"Artista ka, 'no?," an Ivatan girl peeked outside her door and asked me with a smile.
On this side of the world, I could sometimes pass as a celebrity. Sure it is flattering but it is the kind of compliment I cannot accept simply because I am an outsider who just happened to look and act differently from everybody else. Yes, a fish out of its water, I tried my best to experience more of the Ivatan culture.
Going here for the fourth time may seem strange for some. But then again, I knew that there is so much yet to learn and see in Batanes. Hence, I deported myself to its rural town, Ivana, located fourteen kilometers away from Basco.
For seven nights, I lived in a stone house located two blocks away from the South China Sea, and about thirty steps from the oldest stone house in Batanes called House of Dakay. My wonderful abode, the Hidalgo house, is a cross-breed of modern architecture and traditional Ivatan stone house. The stones and corals forming the thick walls are inconspicuous-- all you see at first glance is its white-painted walls. The roof, like a typical vahay, is thatched with cogon grass. It has tiny windows and a door that you could leave open 24 hours a day, without the fear of villains bolting inside your home.
At exactly 10 in the evening, the bell reverberates across the municipality. This isn't martial law, but in this peaceful town, a certain order puts children inside their homes after the country's primetime telenovelas have finished airing on their tubes. About five minutes after the curfew, you can not hear a single murmur. Not even the shrieking falsettos of videokes plaguing the entire nation have shaken this neighborhood.
It was too peaceful outside but inside my stone house, I lay awake. I could hear the barreling of the waves and the howling of the winds, even if all my windows and doors were closed. The cold bed weather temperature was perfect for a good night sleep but I stayed restless not because I was scared that legendary vampires would suddenly appear in front of my bed. Insects that looked like half-spider-half-mosquito-super-creature (I'm not kidding!) were attacking me, probably also aware of the fact that I'm an alien in this part of the world.
Every 5:45 in the morning, the deafening silence is replaced by the bubbly chirping of birds. Minutes after, the sound of school kids reeling their bikes chime with nature. This is the time I open the windows and doors, supposedly welcoming the start of the day but sometimes, I accidentally fall asleep after a hearty breakfast meal. And this time, the insects leave their prey unattended.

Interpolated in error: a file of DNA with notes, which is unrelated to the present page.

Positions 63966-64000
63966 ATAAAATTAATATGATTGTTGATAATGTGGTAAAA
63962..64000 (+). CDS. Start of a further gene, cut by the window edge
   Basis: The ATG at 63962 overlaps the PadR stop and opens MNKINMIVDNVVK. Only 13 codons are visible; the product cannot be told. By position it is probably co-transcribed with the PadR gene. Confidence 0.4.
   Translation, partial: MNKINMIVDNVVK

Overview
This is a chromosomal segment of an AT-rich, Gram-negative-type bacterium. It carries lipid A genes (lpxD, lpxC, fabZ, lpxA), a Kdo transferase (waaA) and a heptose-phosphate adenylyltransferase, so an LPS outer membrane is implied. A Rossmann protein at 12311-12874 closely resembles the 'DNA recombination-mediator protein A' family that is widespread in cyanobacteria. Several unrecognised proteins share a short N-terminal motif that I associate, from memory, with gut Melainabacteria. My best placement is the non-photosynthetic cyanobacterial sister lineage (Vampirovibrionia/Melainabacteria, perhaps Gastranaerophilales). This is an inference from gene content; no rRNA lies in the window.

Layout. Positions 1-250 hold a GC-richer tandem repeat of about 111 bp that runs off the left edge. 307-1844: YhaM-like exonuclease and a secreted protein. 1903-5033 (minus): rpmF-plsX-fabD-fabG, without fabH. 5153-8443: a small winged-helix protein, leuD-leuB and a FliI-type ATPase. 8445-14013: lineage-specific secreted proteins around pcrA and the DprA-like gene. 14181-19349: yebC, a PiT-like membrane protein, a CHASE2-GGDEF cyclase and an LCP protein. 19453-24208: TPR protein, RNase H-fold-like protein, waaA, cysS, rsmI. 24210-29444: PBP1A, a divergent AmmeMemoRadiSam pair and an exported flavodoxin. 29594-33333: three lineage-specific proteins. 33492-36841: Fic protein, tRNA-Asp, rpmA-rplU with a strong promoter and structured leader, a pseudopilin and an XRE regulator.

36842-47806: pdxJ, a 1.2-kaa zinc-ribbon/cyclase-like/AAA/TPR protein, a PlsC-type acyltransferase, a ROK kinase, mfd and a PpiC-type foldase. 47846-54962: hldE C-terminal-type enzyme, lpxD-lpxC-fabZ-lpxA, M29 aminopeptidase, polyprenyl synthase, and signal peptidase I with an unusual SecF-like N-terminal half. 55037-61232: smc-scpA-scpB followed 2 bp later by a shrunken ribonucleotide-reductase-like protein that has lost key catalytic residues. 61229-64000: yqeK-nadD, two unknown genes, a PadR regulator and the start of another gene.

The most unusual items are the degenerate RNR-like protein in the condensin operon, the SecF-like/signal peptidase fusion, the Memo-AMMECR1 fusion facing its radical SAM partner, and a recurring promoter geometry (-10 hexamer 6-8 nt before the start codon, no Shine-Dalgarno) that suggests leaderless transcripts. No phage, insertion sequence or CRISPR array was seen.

Before 12 noon, I'd walk a few blocks to witness the street sights. An old tipsy man walking like a toddler sent the Ivana sisterhood cracking into laughter. The elementary school's packed with parked bikes, but soon, kids on their shorts and long skirts spin it back to their homes for their one-hour lunch break. These kids are masters of bicycles-- most of them barely half the size of their bikes.
I walk back and forth. The Old Spanish Bridge. The House of Dakay. The eternal folding of the waves. The carinderia. The waiting shed. The unattended stores with their fresh harvests on the table and money bills as payment tucked somewhere. The nice trash bins segregated too neatly. Surreal sunsets. Each day, there is something new to observe, and something old to remember, like the father who walks his kids by the beach every 5 in the afternoon and happy students who've saved enough money after school to buy fish ball in front of my house.
My friend Ate Juliet or sometimes her niece and nephew knock on my opened door with their sweet call of "Dios!" Normally, I would have said "Kain tayo" but my dining table was always empty. Instead, my visitors were always there by the door, delivering their deliciously cooked meals.
I was alone for eight days and seven nights but I have to say that my stay here was one of the loveliest vacations I've ever experienced. There is no such thing as being sad when you're alone in Batanes. The sights and my neighbors have made me feel right at home. And this is Batanes at its finest.
Follow me @fartherfurther